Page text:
Two years ago, after Darius showed us the way, we found Forsane lying helplessly on an incline, with her back against a huge rock and her legs upwards the slope. There was no way she could get up and we had no idea how long she had been lying there. A morning, a whole night, or 24 hours? The vet, who we called right away, told us later that she had fallen because she was dying and not the other way around. We could only hope that he told us the truth and hadn’t said it just to make us feel less bad. Anyway, from the moment the vet put the poor horse out of her misery, Darius was alone. Now, horses aren’t created to live on their own, they are herd animals. On the one hand, we didn’t want to insert new animals into our small menagerie, because we think that at some time we will need to travel in our work for God. Animals are wonderful company, but they also tie you down. On the other hand, though, it hurt to see Darius trudging in the meadow or standing staring in the stable, obviously suffering from solitude. Therefore, we started praying. “God, if it is in Your will that we’ll have another horse, please let it cross our path.” We specified that we wanted an older mare, preferably a pony so that it wouldn’t eat that much hay, although Jan worried a bit that a too small pony could easily escape through our rickety fences. It wouldn’t be the first time that we’d hear the sound of horses’ hoofs outside our bedroom window in the middle of the night. We prayed for more than a year, almost every day.

Then, one day, I got a phone call: would we be interested in a small, retired, twenty-year old mare? We made an appointment. When we saw Pepita, it struck me how much she looked like Forsane: chestnut with a white blaze on her head. She was a lot smaller though, but still higher than Darius. The stableman explained that she was a very calm and sociable horse. She had just one vice; she was a master escaper. Oops. When I looked at Jan, I almost could visualize his worries about getting up at night for horse rescue missions. Then I felt a Nudge. Before I knew it, I heard myself say confidently, “We have prayed so long. If we really believe this is God’s will, we must trust Him also for keeping Pepita safe within our fences. I believe she won’t run off.” A couple of days later, I went to fetch Pepita. I walked into the valley to the riding school on my own, and up the hill again with Pepita behind me. She reacted very well to the “Pat Parelli” instructions I had learned in France and we arrived at home without any problems. I think it was love at first sight. After the initial ritual of nuzzling, chasing, and running to establish the hierarchy, Darius and Pepita were inseparable.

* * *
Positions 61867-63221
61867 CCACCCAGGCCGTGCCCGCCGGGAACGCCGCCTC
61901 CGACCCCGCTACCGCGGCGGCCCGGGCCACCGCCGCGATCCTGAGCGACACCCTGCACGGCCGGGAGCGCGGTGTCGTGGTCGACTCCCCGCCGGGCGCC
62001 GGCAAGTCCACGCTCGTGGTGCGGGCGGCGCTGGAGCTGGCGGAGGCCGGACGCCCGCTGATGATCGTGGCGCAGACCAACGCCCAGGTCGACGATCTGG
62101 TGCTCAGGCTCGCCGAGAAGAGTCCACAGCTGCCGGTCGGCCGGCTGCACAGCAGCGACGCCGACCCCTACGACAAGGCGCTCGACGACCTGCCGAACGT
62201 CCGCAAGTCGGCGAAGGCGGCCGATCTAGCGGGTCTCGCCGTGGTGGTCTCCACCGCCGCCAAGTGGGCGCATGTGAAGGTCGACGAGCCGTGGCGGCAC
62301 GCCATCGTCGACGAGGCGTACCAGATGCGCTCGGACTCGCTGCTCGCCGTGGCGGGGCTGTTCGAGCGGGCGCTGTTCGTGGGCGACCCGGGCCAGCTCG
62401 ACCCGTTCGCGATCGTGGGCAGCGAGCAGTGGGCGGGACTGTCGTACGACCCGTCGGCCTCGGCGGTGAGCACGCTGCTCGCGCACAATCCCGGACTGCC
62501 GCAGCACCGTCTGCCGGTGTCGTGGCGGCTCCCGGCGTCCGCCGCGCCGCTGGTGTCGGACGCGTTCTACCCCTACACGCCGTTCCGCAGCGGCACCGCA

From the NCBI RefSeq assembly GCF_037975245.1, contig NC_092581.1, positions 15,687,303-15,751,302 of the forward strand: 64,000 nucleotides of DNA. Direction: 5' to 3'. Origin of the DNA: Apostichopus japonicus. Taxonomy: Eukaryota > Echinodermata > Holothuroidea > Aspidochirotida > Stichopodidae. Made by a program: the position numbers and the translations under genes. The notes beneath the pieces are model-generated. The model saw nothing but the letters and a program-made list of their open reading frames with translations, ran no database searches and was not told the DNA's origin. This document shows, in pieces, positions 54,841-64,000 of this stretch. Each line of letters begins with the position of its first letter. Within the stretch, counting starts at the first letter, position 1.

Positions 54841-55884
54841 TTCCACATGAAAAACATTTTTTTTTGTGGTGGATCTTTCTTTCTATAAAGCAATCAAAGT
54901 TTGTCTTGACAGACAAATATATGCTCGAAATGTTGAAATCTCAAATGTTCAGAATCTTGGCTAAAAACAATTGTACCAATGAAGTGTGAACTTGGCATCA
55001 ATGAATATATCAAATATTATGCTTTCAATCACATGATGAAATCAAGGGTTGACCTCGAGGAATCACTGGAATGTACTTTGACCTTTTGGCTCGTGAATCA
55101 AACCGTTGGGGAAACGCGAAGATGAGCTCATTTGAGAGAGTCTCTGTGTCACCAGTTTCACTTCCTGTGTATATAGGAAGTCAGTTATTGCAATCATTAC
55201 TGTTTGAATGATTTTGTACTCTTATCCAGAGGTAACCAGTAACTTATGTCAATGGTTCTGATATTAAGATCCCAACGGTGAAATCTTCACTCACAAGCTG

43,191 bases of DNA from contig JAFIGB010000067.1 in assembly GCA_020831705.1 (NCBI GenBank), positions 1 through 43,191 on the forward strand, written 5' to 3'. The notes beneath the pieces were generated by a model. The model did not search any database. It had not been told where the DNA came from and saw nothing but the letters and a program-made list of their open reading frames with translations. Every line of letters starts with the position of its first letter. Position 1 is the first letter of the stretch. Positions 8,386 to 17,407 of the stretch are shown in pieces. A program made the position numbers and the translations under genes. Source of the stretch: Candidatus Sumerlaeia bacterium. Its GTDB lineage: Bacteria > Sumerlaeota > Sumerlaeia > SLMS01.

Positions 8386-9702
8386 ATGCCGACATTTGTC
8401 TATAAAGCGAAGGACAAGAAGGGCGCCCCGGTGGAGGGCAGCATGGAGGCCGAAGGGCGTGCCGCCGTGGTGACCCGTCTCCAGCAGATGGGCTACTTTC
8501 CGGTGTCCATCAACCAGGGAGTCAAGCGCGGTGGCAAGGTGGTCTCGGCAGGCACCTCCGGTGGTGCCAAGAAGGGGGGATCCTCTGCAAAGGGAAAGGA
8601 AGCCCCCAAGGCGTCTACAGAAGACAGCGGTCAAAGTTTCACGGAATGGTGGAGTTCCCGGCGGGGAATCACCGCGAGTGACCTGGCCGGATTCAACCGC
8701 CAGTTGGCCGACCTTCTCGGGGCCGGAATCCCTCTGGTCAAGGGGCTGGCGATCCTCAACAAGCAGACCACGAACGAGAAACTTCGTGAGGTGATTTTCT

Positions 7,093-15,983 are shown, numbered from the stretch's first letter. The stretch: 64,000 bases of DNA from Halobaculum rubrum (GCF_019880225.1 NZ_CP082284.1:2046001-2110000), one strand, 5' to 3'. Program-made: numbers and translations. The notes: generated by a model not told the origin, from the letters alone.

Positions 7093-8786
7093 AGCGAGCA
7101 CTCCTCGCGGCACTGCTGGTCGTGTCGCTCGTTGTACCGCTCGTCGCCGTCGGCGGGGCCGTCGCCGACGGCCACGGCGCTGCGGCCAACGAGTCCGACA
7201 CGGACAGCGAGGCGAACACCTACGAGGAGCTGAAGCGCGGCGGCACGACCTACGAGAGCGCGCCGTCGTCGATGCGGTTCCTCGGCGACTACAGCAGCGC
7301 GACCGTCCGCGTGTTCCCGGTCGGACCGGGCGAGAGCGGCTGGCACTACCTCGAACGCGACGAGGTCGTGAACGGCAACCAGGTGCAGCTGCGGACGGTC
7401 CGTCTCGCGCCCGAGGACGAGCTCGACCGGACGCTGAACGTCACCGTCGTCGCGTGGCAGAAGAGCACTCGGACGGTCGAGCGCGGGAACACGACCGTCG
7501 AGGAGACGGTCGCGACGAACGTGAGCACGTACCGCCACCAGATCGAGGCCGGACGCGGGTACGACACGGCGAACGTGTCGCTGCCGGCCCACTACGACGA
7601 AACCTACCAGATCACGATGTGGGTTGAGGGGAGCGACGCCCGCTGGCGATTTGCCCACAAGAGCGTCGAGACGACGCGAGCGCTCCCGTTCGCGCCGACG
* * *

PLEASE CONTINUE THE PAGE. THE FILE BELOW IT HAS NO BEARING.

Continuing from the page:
On the third evening after Pepita’s arrival, Jan heard a horse neighing very loudly. “Milly, come quickly, I think Pepita has escaped!” Jan panicked, and we ran outside with a flashlight in search of a run-away horse. Nothing. Jan was about to start the car to hunt her down. “Maybe we should control the meadow first,” I said. Jan hesitatingly agreed, and we walked into the field, moving the beam of light nervously around in search of our equines. Suddenly, we saw them: caught in the circle of light, they stood with their heads over each other’s necks, hugging–no, caressing–each other, visibly exhilarating. Probably, they had lost sight of each other, but now were reunited. And happy. Pepita never tried to escape, not once. She was peaceful and safe in God’s will.